Items desired: Personal narratives of those involved in the oil and gas industry; Spanish coins minted in the Americas prior to 1803 in very good condition or better; antebellum banknotes, bills of exchange, correspondence, and banking records from the Banque de la Louisiane, Commercial Bank (New Orleans), Consolidated Association of the Planters of Louisiana, Carrollton Bank, New Orleans Savings Bank, Mechanics and Traders Bank, Atchafalaya Bank, Atchafalaya Railroad and Banking Company, City of New Orleans Third Municipality, Gas Light and Banking Company (New Orleans); Civil War–era banknotes from Assumption, Claiborne, DeSoto, Franklin, Jackson, Lafayette, Lafourche, Madison, Morehouse, Sabine, St. Charles, St. Helena, St. James, Vermillion, and West Feliciana Parishes; New Orleans–minted coins bearing mint mark “O” in very good condition or better, especially 1861 US Seated Liberty half dollar or 1909 Barber half dollar.


Fine and Decorative Arts

Contacts: Decorative arts: Lydia Blackmore, 504-598-7121; painting and sculpture: Judith Bonner, 504-598-7115 ; photography: Mallory Taylor, 504-556-7611

Current collecting focus: In decorative arts we are looking to collect objects with a documented association with life in the interconnected world of French and Spanish colonial Louisiana, objects made by local craftsmen, objects sold by local retailers, architectural elements, and objects relating to the varied peoples of the region, especially enslaved and free African Americans and Native Americans. In painting and sculpture we are looking for work by artists associated with the Southern Art Union, Artists’ Association of New Orleans, Arts and Crafts Club, New Orleans Art League, and Newcomb College, as well as artwork related to the preservationist movement in the French Quarter. In photography we collect images made by professionals, amateurs, and artists, with an underlying criterion that the photographs present factual information that can be interpreted in ways aiding the understanding of history. We collect images with identified human subjects, urban landscapes, and identifiable activities that may offer valuable photographic insight for studying the past. We are also keenly interested in locating and acquiring archives by African American photographers who operated in the region.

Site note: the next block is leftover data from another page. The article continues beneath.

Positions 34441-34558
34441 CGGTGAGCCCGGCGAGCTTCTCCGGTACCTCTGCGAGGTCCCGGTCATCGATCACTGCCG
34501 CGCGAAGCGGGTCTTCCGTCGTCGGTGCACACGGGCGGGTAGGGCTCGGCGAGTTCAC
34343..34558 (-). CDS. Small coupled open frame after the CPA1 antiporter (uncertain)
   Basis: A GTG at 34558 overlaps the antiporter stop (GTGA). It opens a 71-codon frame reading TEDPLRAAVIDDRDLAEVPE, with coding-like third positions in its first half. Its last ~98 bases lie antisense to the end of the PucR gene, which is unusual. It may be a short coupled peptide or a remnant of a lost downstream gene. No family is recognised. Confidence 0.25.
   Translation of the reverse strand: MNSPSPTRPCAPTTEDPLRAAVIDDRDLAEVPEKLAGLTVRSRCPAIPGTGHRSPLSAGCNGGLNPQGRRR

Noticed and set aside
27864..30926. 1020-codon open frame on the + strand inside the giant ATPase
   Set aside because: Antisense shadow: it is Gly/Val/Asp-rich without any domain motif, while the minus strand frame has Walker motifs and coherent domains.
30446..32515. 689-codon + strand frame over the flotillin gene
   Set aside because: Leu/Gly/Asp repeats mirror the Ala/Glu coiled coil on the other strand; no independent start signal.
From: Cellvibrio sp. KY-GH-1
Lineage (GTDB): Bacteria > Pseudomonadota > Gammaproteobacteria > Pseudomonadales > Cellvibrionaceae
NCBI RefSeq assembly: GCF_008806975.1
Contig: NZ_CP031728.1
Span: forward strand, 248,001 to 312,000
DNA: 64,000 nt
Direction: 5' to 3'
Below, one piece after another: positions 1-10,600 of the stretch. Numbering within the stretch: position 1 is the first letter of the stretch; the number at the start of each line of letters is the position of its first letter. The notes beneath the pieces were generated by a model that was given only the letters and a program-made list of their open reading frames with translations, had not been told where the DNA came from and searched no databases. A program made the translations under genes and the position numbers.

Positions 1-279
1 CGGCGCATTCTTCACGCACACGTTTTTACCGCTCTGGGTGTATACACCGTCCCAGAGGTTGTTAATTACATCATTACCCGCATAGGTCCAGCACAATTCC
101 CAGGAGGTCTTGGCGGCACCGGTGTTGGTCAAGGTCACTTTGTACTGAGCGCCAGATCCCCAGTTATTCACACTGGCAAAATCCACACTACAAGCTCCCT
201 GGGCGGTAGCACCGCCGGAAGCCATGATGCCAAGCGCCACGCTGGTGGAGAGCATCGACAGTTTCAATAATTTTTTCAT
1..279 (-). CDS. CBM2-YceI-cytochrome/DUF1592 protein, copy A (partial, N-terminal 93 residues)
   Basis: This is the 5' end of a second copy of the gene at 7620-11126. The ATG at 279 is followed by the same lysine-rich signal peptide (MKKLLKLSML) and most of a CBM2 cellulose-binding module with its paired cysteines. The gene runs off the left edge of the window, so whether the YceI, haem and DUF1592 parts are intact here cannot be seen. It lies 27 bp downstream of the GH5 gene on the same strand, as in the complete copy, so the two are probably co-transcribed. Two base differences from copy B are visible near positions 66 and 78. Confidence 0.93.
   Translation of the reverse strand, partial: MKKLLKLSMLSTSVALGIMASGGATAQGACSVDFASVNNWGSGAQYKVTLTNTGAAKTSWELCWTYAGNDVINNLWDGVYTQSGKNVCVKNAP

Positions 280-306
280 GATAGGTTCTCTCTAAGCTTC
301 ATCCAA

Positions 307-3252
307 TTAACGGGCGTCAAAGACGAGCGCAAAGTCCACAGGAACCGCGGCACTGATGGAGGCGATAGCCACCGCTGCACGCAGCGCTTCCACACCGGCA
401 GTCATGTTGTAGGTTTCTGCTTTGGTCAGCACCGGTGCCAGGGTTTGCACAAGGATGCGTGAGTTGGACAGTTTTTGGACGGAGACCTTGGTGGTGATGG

Items desired: Decorative arts: Spanish wrought iron, cast iron building ornaments, 18th-century French faience and English queensware and pearlware that match archaeological fragments, glass with a history of ownership in the region, parian porcelain statuary, and clothing made or retailed in New Orleans that is in excellent condition. Painting: works by Bror Anders Wikström, Louise Amelia Giesen Woodward, Mary Belle Johnson Woodward, Harriet Coulter “Hattie” Joor, Mary Williams Butler, Mary Given Sheerer, and Gertrude Roberts Smith. Photography: works by Jules Lion, J. D. Edwards, Theodore Lilienthal, and George F. Mugnier.


Geography and Land Tenure

Contact: Jason Wiese, 504-598-7183; Howard Margot, 504-598-7192

Current collecting focus: We are looking for manuscript and printed maps of Louisiana, New Orleans, and the Gulf South region, including—but not limited to—land surveys, continental maps, territorial and state maps, coastal and maritime charts, Mississippi River charts, topographic maps, and New Orleans city maps and plans, as well as atlases and specialty maps of our city and region that highlight specific aspects, such as population changes, economic activity, and natural resources.